Straight, No Chaser: New York’s Vision Festival, Year 17by Phil Ehrensaft
/ June 1, 2012
Flash version here.
The travel budget for organizing New York’s landmark avant jazz Vision Festival is modest indeed: a few dozen local telephone calls, subway tokens, and scraping up money for a select number of airplane tickets for fellow spirits from Europe and Chicago. The biggest challenge is putting together a program that the Big Apple’s deep talent pool perceives as fairly representative of its diverse spectrum of avant jazz aesthetics and jazz generations.
The Vision fest runs counter-current to many events these days in that it is straight jazz with no chaser. Yet it mixes itself with other straight no chaser experiments involving poets, dancers, and visual artists. Vision 2012 leads off its six day run on June 11 with video artist Phyllis Buhlkin-Leher, together with Dangerous Women and Knock/Knock dancing, Peace Poets and Tribe Poets.
This year’s main festival venue will be Roulette, a venerable intermedia arts venue, relocated last autumn to a renovated former YWCA building in Brooklyn, the “new Greenwich Village.” William Parker, the driving force of the Vision Festival, happens to sit on the Roulette board of directors. Though its 400-seat hall with all the acoustic technology trimmings may not meet the expectations of a rock promoter, it fits the bill for both musicians and audiences into musical experimentation.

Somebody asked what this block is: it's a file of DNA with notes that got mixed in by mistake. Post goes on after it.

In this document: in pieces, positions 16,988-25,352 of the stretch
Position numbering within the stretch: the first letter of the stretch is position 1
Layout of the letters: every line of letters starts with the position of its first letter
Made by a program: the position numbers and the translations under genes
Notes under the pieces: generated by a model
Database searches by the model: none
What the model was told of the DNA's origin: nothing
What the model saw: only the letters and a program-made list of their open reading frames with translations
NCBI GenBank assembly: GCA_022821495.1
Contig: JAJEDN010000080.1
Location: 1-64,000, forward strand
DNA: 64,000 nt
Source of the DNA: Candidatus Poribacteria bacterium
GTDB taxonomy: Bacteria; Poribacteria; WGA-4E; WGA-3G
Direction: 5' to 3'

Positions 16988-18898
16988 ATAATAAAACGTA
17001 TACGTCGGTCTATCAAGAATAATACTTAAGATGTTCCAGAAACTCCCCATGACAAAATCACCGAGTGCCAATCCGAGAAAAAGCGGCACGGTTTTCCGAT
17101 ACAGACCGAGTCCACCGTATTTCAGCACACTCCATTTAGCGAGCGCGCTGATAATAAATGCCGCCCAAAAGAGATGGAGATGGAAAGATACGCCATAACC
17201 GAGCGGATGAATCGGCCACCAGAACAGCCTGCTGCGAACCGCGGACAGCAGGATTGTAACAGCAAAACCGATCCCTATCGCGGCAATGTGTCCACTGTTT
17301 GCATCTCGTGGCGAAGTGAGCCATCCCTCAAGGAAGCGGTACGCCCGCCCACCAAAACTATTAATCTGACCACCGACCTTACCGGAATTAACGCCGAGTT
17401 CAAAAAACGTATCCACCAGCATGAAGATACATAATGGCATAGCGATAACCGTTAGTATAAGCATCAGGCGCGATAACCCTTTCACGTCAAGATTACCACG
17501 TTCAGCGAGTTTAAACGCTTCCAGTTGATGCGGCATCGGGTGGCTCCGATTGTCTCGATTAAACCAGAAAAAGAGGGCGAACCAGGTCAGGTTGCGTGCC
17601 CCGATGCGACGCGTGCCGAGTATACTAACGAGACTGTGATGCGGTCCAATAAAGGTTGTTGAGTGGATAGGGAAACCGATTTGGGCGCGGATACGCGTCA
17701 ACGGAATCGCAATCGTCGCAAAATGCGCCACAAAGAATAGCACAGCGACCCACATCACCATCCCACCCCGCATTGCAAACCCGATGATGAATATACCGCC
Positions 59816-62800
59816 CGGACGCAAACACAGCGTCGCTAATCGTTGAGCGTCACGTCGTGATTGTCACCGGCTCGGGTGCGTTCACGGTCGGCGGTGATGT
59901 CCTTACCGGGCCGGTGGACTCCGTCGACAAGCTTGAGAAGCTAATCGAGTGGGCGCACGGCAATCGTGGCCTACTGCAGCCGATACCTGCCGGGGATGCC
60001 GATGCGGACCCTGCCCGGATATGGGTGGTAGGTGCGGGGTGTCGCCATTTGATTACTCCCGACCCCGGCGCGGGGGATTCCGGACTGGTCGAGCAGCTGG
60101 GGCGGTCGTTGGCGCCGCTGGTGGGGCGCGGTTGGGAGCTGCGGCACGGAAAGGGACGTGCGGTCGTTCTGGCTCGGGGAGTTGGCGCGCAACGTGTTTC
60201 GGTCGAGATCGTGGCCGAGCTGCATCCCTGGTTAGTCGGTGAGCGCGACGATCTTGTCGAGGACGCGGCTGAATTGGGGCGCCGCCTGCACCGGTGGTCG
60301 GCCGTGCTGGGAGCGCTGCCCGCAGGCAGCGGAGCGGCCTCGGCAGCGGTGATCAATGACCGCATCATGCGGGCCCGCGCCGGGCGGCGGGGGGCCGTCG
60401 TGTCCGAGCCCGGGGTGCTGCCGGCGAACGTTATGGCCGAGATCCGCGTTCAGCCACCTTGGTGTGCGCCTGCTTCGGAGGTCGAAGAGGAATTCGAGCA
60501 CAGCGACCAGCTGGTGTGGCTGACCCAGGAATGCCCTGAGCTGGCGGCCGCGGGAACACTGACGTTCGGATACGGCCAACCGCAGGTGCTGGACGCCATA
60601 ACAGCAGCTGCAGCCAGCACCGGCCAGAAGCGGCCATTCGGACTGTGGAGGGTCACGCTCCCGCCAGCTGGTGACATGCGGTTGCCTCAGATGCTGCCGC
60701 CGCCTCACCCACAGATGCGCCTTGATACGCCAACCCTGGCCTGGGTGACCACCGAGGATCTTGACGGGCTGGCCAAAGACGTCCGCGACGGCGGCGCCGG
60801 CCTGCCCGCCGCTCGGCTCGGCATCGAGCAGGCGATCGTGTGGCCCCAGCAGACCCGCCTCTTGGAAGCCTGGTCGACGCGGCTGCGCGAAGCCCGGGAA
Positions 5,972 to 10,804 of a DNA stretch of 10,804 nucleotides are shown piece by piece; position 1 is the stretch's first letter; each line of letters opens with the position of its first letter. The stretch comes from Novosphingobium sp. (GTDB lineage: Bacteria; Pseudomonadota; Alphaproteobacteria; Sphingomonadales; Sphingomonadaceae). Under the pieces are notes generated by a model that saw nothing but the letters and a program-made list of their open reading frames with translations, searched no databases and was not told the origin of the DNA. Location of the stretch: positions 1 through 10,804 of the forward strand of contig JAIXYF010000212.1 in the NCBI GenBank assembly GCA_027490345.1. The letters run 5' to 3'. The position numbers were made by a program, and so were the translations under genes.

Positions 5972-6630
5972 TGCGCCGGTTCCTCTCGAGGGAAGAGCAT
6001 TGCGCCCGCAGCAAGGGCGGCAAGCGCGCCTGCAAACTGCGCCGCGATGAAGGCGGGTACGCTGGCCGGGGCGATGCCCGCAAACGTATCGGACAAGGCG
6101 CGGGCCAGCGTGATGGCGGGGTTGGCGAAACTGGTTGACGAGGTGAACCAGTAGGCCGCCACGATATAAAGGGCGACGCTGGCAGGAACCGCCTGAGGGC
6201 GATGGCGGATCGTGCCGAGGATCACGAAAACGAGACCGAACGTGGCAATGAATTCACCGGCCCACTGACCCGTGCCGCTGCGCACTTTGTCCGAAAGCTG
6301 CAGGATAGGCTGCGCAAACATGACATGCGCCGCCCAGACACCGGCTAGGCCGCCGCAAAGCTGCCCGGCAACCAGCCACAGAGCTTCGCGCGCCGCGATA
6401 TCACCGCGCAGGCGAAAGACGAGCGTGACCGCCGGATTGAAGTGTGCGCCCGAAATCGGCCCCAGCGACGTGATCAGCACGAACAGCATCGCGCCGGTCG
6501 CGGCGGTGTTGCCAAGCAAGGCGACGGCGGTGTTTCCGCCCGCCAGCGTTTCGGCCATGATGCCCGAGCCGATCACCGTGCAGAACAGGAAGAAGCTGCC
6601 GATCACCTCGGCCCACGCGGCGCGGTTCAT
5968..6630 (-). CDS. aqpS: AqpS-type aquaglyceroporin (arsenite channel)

This year’s star studded cast includes such luminaries as veteran drummers Andrew Cyrille and Hamid Drake, bassists Mark Dresser and Henry Grimes, trombonist George Lewis, William Parker, of course, and even vocalist Sheila Jordan, still going strong at 83. Invited to the event as well are French bassist Joëlle Léandre, British saxophonist Paul Dunmall and Japanese trumpeter Yun Miyake.
Each Vison Fest honours a musician for his lifetime contribution. This year’s designee is multi-instrumentalist Joe McPhee. A 40-year veteran of the scene, McPhee still blows up a storm on his varied horns, both brass and reeds. Vision’s showcase concert for McPhee will be an expanded chapter two of the Angels Devils & Haints concerts which were recorded live in France by Cadence. This new installmment will be add three horns, violin and two percussionists to the original double-bass quartet. That concert is worth the price of a festival pass, and I plan to report on it for this magazine’s jazz blog.